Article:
As it happens, Keith Machinery (KMC) is the owner of the oldest TRM in North America. This TRM was manufactured in Germany in 1872, and it has stone rolls. I can imagine that this TRM was used to manufacture paint, and in my mind’s eye, I can see the operator putting his liquid vehicle and powder pigment onto the TRM, much like we might do today. Over time, the rolls would heat up do to friction, and when the paint became too hot, the TRM would be turned off for the day, with production beginning again the following morning.
Over the next 50 years, TRMS evolved, first with solid iron rolls, and then by the 1920s they had water cooled iron rolls that needed to be crowned. When a roll is said to be CROWNED, this means that the roll is not a perfect cylinder, with the diameter at the center of the roll larger than the diameter at the ends of the roll. On modern TRMS, the diameter at the center will be a few tenths of a thousandths of an inch larger than at the ends. This is not something that you can see, or even measure with a tape, but without this shape, a TRM will not run as it should. The drawing below is a shows both a cylindrical roll and a crowned roll.
Let me begin this discussion with what the TRM operator observes while the product is coming off the apron, as illustrated on three drawings below. The drawing on the left shows what the operator would see when the crown is too large (or the TRM is running too hot, or both). The drawing in the center shows what the operator would see when everything is correct. The drawing on the right shows what the operator would see when the crown is too small (or the TRM is running too cool, or both).
So, why does a roll need to be crowned? The first part of the answer has to do with what the crown is trying to accomplish, and simply put, the object is to have the roll surface of the roll perfectly flat at the nip. Simply put, this allows the product to “see” the same thing throughout the length of the nip. Another way of saying this is that the exact same grinding will go on at the left side of the nip, as at the center of the nip, as at the right side of the nip.
I am sure that you have all heard that the amount of crown is product dependent. What this really means is that different products require more or less roll pressure, to achieve the desired fineness of grind. Roll pressure and crown are directly related. More roll pressure requires more crown, while less roll pressure requires less crown.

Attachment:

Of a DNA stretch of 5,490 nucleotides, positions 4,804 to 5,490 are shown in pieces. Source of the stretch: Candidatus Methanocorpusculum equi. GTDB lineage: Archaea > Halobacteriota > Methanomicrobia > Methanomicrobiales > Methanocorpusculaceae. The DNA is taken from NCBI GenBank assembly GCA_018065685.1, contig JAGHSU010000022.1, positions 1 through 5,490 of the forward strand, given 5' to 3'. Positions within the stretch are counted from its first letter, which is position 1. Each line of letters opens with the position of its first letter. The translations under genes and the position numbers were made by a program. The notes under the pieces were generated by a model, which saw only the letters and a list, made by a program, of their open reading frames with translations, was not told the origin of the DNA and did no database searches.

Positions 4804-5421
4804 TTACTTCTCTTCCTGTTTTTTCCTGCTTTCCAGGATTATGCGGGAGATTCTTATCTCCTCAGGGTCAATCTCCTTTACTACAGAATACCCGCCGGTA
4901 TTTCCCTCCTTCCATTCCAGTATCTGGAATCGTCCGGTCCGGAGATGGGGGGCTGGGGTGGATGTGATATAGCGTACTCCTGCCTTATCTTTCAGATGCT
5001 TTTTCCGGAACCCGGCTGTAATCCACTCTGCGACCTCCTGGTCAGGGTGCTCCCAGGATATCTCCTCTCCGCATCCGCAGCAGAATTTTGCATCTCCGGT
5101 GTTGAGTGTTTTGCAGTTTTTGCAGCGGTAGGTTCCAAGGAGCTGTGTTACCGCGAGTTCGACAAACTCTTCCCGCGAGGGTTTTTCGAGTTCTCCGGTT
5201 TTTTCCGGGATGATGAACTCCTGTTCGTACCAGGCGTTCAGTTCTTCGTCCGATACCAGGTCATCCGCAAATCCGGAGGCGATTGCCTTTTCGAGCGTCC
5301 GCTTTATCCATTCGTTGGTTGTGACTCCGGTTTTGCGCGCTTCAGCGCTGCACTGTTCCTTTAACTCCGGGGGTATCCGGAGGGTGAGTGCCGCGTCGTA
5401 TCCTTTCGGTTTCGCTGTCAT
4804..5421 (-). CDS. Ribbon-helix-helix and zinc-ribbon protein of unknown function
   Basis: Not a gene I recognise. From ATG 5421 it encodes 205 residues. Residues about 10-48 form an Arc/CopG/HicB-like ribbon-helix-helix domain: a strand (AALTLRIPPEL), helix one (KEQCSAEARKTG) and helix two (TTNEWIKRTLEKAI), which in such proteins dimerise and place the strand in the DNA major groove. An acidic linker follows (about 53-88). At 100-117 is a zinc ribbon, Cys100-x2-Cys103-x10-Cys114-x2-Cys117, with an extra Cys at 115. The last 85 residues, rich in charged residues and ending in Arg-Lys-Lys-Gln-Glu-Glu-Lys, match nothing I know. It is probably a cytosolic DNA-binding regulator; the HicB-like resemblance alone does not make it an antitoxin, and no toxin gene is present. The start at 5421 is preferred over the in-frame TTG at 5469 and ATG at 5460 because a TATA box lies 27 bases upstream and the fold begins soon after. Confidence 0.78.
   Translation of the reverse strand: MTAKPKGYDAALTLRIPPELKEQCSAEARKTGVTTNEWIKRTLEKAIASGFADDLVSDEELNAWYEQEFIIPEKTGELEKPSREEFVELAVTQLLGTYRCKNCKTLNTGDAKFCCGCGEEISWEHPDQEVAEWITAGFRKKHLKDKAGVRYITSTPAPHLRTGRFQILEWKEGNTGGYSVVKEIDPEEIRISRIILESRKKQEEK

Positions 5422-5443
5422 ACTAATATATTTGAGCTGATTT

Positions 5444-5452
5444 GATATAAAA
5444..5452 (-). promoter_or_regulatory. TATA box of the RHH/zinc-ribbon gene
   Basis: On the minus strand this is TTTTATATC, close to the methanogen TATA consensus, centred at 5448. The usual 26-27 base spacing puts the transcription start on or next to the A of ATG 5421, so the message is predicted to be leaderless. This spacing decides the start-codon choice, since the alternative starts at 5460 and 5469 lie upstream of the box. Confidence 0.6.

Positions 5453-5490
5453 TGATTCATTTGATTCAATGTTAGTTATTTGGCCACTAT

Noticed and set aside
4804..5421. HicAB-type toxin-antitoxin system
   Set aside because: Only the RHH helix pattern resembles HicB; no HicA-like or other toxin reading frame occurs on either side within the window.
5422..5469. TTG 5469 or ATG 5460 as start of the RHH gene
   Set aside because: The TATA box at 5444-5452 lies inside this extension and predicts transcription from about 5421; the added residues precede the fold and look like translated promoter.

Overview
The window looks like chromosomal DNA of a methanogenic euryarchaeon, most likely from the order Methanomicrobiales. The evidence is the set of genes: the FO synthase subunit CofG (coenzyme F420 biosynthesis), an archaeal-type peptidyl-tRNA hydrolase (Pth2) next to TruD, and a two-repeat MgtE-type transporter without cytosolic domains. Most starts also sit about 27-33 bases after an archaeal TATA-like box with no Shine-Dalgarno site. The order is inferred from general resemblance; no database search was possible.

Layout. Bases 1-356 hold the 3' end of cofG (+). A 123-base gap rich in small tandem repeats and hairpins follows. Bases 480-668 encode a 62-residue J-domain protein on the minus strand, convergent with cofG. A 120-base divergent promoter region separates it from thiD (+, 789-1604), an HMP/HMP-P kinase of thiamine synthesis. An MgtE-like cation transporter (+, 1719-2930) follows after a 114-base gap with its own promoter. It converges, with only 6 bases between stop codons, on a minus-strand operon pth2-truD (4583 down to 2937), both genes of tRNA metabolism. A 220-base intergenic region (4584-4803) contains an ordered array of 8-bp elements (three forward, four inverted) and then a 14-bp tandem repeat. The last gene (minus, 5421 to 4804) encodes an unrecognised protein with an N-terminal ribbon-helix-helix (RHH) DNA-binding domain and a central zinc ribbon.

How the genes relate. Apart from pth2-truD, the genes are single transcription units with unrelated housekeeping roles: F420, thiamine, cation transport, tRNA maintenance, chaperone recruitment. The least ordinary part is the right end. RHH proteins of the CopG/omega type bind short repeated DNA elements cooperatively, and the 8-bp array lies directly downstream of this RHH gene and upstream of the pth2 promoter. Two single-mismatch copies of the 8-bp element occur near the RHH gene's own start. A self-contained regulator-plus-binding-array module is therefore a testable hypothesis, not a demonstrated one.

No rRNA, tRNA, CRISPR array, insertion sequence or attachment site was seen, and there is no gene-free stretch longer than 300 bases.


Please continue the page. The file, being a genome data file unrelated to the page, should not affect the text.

As can be seen in the drawing below, as the operator increases roll pressure, this pressure is directed at the roll ends, where the bearings are. Pushing on a cylindrical roll (a roll that does not have a crown) in this manner causes the roll surface at the nip to become very slightly concave. Beginning with a roll with the correct crown for the pressure applied, this deflection will cause the roll surface at the nip to become perfectly straight. The drawing below shows how force applied to the roll ends affects both a cylindrical roll and a crowned roll.
The second part of the answer has to do with water cooling. The drawings below illustrate this point. The drawing on the left shows a typical roll, and as you can see, there is much more metal at the ends of the roll, as compared with the middle of the roll. If the roll started as a perfect cylinder, and if it heated up uniformly, the diameter would increase uniformly, and so it would remain a perfect cylinder. But when cooling water is allowed into the annular space inside the roll, this water will cool the center of the roll more efficiently than the ends of the roll.
The drawing on the right shows what that cylindrical roll (a roll that does not have a crown) will look like, after the center of the roll “shrinks” more than the ends. In this case, the surface of the roll would be slightly concave. For the purposes of this discussion, the roll is crowned, so that when the cooling water shrinks the roll center, the roll will become a perfect cylinder. As the rolls on a Kent TRM are different from the rolls on a Day TRM, which are different still on a Buhler TRM, etc., the amount of crown required, even for the same product (same pressure), differs from manufacturer to manufacturer.
And finally, when a qualified roll grinding company is grinding a roll, they will check their work with a system that will check both the size of the crown, and the shape of the crown. Only when the roll profile is exactly as it should be, will the roll be passed on for use. The figure below shows what a typical roll graph looks like.